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which, collections were made in aid of the Chapel funds. The afternoon discourse was a convincing argument of the truth of the Gospel, founded on its powerful effects in the primitive ages of Christianity and its adaptation to present circumstances. The subject in the evening, was, on the worth of the soul, and the importance of religion.

It is confidently hoped, that Mr. Bateman's visit to Battle, will be attended with beneficial results; and if the appeal now making to the Unitarian public, for liquidating the debt on the Chapel, should prove successful, this once flourishing portion of the Lord's vineyard may again rear its head, and take its stand among the living churches of Christ. G. H.

Died, at Birmingham, on the 20th January (where he had gone to reside with one of his daughters), in the seventysecond year of his age, Mr. Nathaniel Estlin, formerly an eminent manufacturer of hosiery at Hinckley in Leicestershire.—Mr. E. was a man possessed of strong intellectual powers, which he cherished by continued reading. Few men possessed a more extensive private library than he did. He was a great admirer of the late Charles James Fox; and wrote an eulogium on that great statesman, which was acknowledged by the Honourable Miss Fox with gratitude. He wrote much in vindication of Liberal principles, and in favour of many Reforms which he lived to see accomplished. His remains were conveyed to the place of bis nativity, and were interred amongst his forefathers, in the Old Presbyterian Chapel-yard, Hinckley. Prefatory Remarks to a Sermon on the Re-union of the

Virtuous in a Future State, founded on John xi. 11, preached on Sunday, February 14, at Maidstone, by the Rev. W. Stevens; occasioned by the decease of Mrs. Cooper, aged ninety.

“ There are but few, if any now present, who require to be informed, that since we last assembled in this place, the most aged, and a much respected and much loved member of this Christian Society, has been deposited in the silent tomb. The last remaining link is now broken* that seemed to connect us of this day, with those pious confessors through whose exertions this fabric was first reared to the worship of the One living and only true God, the Father, and as a sacred asylum for those whose consciences were too unbending to subscribe to any articles of faith, creeds, or catechisms,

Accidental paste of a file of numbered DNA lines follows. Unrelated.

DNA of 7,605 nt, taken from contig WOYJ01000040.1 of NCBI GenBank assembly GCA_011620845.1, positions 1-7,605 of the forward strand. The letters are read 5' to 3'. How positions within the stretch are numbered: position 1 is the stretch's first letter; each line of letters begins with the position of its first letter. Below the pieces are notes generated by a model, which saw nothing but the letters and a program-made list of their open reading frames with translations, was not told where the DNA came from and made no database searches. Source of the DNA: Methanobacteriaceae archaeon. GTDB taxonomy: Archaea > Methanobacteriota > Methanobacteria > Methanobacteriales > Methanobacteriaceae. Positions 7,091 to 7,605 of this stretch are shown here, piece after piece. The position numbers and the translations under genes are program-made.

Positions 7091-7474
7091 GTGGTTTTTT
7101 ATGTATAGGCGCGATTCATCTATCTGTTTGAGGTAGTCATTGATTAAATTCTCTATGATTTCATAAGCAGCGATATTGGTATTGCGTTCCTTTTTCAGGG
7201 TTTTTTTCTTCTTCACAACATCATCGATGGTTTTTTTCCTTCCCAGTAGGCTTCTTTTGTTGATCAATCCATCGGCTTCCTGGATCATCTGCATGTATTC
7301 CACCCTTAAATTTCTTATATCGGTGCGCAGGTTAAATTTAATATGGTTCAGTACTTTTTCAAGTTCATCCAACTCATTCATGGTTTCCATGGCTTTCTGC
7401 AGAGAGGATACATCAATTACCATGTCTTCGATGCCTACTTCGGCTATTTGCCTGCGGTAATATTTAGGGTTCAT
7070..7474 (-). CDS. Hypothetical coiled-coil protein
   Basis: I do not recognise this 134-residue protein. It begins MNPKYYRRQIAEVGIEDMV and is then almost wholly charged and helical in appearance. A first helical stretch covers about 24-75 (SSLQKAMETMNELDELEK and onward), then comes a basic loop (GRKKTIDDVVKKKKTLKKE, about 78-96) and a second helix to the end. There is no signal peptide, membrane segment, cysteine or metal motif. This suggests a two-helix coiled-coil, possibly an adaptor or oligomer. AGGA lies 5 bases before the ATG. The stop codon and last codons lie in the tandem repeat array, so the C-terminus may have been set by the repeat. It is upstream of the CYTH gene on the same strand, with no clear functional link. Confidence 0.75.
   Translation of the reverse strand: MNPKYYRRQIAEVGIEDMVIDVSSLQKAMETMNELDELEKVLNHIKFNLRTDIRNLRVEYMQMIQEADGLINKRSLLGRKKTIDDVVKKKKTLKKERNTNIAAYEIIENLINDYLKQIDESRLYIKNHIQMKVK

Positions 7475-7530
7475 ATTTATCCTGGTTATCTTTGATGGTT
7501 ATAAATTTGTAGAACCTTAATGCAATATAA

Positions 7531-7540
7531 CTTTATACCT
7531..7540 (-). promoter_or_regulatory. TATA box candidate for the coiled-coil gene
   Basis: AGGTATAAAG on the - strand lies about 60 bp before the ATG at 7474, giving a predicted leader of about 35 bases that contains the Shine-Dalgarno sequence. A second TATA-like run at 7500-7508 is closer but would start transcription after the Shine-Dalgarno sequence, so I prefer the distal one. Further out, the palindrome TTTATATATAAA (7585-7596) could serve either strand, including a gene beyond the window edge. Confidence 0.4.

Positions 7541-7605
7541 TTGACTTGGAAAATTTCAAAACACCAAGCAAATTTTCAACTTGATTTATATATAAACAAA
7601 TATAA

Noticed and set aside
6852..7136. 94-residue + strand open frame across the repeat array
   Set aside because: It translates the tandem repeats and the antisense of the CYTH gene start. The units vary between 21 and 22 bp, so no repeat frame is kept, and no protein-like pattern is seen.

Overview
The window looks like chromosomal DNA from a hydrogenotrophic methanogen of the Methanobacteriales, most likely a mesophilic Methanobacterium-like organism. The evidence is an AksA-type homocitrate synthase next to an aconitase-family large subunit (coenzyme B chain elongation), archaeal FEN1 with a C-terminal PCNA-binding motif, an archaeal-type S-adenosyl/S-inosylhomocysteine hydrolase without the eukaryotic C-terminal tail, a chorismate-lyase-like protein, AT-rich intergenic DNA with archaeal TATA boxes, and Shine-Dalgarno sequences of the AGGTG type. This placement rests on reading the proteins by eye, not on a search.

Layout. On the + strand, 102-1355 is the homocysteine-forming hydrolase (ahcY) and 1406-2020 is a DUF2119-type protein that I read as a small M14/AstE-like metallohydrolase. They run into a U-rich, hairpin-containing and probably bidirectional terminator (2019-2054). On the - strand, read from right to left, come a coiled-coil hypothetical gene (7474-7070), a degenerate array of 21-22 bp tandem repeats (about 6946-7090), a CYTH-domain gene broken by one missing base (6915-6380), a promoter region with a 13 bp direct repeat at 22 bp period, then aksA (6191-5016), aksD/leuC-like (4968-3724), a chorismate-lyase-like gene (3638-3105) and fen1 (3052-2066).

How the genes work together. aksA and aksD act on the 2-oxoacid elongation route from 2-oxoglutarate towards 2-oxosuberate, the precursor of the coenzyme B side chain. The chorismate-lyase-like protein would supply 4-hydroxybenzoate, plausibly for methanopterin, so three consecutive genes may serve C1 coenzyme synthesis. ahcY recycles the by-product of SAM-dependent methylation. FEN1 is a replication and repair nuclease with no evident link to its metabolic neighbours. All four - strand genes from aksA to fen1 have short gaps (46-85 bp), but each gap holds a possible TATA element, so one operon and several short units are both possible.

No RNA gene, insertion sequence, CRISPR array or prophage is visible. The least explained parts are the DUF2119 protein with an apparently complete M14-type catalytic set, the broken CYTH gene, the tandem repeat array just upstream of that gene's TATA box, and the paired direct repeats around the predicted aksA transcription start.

• There is surely an error in this statement; one honoured “ link" in that chain yet remains,-long, we fervently hope, through God's goodness, to be preserved.-Editor.

and would acknowledge no other authority than the Bible, and the Bible only. Our lamented friend was the daughter of the Rev. Israel Lewis, who was settled as pastor over the congregation assembling in this place in the year 1745, and consequently only nine years after the erection of the building in which we now are, and was herself born in the year 1751. She has therefore far exceeded the limit assigned by the Psalmist as that beyond which few must expect to pass, as indeed but few of those who enter into life do pass. Nor in her individual case was the subjoined remark of David much more closely verified, that if any by reason of strength should reach to four-score, their days would be only labour and sorrow; for, though suffering for many years from a very painful disorder, yet, supported by her bright and heart-inspiring views on religious subjects, always delighting in the riches of God's mercy and the boundlessness of his love, her reverential homage knew nothing of slavish fear, she felt as she believed, that God was indeed a Father. Sustained, likewise, by a warmly affectionate and benevolent disposition, which delighted in seeing and rendering others happy; by a great fondness for books, from which her naturally good understanding and strength of memory enabled her to derive pleasure and profit in a greater degree than is the happy fortune of many; animated by that constant flow of cheerful. ness which, to all who possess it, is what Solomon describes it, a continual feast,' and by a natural gaiety of heart which was peculiarly her own, and which, up to the very recent period when her great years and increasing bodily infirmities withdr her from all society except those who were nearest and dearest to her, constituted her the life and spirit of the friendly circle,—she afforded an instance not common to be met with, in which all the warmth, the generousness, the vivacity of youth, all the greenness of the springtime of life, continues up to the verge of a prolonged existence. Even with that great deduction from the value of life, arising from the cause above alluded to, she felt that life, to the very last, was a blessing for which she could never be sufficiently thankful to an indulgent Father.